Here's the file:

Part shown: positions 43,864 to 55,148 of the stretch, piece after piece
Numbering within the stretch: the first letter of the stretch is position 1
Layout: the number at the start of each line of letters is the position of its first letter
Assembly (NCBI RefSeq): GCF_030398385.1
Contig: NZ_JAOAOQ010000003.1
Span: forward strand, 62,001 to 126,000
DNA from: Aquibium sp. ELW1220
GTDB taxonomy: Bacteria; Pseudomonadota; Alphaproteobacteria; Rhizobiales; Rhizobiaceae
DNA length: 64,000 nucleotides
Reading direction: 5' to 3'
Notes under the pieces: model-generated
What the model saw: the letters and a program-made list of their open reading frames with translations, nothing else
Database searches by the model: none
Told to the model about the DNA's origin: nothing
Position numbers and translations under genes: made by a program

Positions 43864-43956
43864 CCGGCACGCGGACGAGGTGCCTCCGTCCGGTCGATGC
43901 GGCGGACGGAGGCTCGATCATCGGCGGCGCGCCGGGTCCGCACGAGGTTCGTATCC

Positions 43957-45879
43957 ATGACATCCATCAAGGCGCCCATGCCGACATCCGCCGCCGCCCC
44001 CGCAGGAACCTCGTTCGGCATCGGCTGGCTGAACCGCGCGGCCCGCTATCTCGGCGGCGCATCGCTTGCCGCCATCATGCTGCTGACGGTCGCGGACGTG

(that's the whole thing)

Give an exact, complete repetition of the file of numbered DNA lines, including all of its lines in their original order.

Part shown: positions 43,864 to 55,148 of the stretch, piece after piece
Numbering within the stretch: the first letter of the stretch is position 1
Layout: the number at the start of each line of letters is the position of its first letter
Assembly (NCBI RefSeq): GCF_030398385.1
Contig: NZ_JAOAOQ010000003.1
Span: forward strand, 62,001 to 126,000
DNA from: Aquibium sp. ELW1220
GTDB taxonomy: Bacteria; Pseudomonadota; Alphaproteobacteria; Rhizobiales; Rhizobiaceae
DNA length: 64,000 nucleotides
Reading direction: 5' to 3'
Notes under the pieces: model-generated
What the model saw: the letters and a program-made list of their open reading frames with translations, nothing else
Database searches by the model: none
Told to the model about the DNA's origin: nothing
Position numbers and translations under genes: made by a program

Positions 43864-43956
43864 CCGGCACGCGGACGAGGTGCCTCCGTCCGGTCGATGC
43901 GGCGGACGGAGGCTCGATCATCGGCGGCGCGCCGGGTCCGCACGAGGTTCGTATCC

Positions 43957-45879
43957 ATGACATCCATCAAGGCGCCCATGCCGACATCCGCCGCCGCCCC
44001 CGCAGGAACCTCGTTCGGCATCGGCTGGCTGAACCGCGCGGCCCGCTATCTCGGCGGCGCATCGCTTGCCGCCATCATGCTGCTGACGGTCGCGGACGTG